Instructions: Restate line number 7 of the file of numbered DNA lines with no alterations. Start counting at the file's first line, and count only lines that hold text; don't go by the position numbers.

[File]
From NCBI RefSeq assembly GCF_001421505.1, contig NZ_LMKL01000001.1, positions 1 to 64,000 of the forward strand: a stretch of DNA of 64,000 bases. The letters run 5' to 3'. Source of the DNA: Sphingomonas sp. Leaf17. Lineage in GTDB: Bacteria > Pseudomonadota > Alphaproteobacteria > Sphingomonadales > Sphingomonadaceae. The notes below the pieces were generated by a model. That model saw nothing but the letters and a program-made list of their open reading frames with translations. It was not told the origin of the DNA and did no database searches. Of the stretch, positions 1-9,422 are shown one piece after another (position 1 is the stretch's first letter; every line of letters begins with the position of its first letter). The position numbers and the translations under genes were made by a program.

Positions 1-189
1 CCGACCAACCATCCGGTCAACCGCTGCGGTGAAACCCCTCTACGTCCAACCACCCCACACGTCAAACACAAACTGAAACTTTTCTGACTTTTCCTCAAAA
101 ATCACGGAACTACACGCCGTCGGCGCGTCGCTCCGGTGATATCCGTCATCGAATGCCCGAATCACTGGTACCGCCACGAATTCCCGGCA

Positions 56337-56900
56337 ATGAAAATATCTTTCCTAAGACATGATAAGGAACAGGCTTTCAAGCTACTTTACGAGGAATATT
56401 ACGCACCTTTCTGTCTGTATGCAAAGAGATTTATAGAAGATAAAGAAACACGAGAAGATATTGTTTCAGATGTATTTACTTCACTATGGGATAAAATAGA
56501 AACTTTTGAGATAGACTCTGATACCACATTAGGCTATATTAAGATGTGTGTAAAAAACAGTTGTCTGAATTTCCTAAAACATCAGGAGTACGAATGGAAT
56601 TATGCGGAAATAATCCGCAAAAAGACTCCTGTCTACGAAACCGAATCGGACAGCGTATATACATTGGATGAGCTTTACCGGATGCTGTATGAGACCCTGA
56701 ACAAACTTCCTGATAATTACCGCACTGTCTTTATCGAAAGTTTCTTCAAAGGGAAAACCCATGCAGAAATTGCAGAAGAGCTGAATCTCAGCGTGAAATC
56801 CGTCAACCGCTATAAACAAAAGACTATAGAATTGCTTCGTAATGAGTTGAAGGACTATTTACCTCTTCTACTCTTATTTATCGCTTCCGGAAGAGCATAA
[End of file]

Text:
56401 ACGCACCTTTCTGTCTGTATGCAAAGAGATTTATAGAAGATAAAGAAACACGAGAAGATATTGTTTCAGATGTATTTACTTCACTATGGGATAAAATAGA